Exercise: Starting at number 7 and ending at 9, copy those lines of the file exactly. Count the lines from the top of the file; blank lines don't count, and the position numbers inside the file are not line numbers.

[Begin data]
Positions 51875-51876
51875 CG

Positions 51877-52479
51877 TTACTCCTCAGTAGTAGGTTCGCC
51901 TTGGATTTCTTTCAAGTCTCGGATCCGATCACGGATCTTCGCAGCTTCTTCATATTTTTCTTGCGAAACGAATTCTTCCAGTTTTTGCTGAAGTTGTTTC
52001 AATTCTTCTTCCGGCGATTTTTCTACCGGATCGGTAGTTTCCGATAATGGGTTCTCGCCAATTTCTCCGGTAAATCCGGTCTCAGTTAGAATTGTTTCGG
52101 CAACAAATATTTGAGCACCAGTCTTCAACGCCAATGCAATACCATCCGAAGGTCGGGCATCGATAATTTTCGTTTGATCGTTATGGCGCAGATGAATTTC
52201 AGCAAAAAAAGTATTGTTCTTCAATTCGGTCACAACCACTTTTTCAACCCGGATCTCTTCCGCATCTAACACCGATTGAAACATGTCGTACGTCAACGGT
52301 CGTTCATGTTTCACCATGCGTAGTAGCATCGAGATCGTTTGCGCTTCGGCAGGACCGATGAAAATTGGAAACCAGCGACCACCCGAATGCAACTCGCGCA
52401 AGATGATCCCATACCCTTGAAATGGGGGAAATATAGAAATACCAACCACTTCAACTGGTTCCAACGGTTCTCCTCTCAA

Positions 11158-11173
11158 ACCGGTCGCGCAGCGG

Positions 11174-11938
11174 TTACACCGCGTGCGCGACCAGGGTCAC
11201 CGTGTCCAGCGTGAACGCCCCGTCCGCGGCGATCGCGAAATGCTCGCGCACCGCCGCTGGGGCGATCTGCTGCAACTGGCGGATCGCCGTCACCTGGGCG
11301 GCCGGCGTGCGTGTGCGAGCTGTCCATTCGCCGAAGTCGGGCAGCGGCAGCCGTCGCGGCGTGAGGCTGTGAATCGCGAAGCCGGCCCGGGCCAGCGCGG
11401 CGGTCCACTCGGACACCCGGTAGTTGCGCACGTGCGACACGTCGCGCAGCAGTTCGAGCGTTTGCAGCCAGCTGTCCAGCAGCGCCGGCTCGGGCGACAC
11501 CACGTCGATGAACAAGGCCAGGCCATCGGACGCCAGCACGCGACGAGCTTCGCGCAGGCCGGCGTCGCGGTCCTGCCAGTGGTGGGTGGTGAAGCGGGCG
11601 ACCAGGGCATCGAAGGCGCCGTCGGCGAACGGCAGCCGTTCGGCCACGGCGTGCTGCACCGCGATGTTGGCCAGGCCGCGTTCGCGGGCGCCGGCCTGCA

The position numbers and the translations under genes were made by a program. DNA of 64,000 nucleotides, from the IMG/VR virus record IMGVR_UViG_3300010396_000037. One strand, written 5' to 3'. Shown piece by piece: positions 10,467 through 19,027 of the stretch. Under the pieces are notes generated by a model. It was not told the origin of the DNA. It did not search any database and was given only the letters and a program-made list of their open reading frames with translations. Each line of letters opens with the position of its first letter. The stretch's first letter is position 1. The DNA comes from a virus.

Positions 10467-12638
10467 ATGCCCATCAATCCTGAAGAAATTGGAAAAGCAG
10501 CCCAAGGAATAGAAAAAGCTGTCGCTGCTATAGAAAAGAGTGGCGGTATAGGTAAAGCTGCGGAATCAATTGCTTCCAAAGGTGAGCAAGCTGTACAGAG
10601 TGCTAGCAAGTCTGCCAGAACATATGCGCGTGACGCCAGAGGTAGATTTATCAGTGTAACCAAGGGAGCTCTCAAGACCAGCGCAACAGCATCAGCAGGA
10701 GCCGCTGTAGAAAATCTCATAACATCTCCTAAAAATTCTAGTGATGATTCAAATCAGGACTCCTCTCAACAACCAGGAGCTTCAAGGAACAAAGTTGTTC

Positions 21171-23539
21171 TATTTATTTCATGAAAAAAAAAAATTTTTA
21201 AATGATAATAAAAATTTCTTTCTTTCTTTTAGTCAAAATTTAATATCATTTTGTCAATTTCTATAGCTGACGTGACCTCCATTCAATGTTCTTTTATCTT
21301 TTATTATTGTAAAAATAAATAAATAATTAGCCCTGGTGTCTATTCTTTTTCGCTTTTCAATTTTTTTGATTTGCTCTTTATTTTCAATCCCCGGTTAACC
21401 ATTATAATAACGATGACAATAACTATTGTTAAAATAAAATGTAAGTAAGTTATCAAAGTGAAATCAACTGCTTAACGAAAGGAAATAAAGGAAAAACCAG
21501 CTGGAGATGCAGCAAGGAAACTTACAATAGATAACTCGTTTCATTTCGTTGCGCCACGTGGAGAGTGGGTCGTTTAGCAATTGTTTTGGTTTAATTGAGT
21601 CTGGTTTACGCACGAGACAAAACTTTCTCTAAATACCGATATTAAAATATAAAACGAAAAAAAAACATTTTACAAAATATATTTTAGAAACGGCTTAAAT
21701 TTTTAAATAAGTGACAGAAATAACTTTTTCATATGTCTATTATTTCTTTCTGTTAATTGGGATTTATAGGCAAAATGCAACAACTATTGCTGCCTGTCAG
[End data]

52101 CAACAAATATTTGAGCACCAGTCTTCAACGCCAATGCAATACCATCCGAAGGTCGGGCATCGATAATTTTCGTTTGATCGTTATGGCGCAGATGAATTTC
52201 AGCAAAAAAAGTATTGTTCTTCAATTCGGTCACAACCACTTTTTCAACCCGGATCTCTTCCGCATCTAACACCGATTGAAACATGTCGTACGTCAACGGT
52301 CGTTCATGTTTCACCATGCGTAGTAGCATCGAGATCGTTTGCGCTTCGGCAGGACCGATGAAAATTGGAAACCAGCGACCACCCGAATGCAACTCGCGCA